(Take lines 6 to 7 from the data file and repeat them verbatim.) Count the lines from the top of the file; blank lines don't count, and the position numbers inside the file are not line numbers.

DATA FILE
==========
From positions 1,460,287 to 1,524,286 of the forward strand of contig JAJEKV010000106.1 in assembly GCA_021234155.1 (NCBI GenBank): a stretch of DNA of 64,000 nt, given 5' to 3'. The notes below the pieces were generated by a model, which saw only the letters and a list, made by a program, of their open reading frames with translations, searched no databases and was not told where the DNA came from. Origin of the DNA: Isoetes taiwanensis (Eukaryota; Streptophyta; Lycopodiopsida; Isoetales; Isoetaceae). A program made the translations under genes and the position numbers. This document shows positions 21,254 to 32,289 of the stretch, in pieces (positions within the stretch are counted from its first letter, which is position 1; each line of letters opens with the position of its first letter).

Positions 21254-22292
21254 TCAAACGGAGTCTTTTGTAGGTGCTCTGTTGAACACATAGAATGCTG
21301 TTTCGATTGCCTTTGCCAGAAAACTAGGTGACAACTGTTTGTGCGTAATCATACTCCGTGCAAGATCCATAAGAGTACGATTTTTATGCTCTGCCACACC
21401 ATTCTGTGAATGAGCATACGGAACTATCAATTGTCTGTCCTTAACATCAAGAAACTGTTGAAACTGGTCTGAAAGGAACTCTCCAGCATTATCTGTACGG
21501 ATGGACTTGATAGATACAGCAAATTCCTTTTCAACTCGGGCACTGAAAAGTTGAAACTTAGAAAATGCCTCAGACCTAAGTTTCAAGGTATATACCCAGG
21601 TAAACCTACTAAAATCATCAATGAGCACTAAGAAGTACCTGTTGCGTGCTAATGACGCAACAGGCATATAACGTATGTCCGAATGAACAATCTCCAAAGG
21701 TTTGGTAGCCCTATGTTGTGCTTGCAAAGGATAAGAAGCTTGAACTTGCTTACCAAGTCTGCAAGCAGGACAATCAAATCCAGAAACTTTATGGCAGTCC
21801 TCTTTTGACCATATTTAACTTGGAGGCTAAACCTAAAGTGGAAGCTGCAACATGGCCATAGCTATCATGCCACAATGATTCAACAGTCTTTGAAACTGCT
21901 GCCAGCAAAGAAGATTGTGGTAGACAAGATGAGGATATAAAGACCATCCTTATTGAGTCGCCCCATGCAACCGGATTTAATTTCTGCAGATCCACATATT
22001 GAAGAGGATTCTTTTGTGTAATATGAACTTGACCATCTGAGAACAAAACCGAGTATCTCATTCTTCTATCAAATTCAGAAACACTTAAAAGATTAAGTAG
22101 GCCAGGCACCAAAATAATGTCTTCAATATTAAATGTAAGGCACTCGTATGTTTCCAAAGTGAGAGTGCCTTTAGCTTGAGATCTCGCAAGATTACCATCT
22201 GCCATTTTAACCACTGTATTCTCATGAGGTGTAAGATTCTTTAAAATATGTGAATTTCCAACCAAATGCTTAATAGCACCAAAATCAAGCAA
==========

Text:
21501 ATGGACTTGATAGATACAGCAAATTCCTTTTCAACTCGGGCACTGAAAAGTTGAAACTTAGAAAATGCCTCAGACCTAAGTTTCAAGGTATATACCCAGG
21601 TAAACCTACTAAAATCATCAATGAGCACTAAGAAGTACCTGTTGCGTGCTAATGACGCAACAGGCATATAACGTATGTCCGAATGAACAATCTCCAAAGG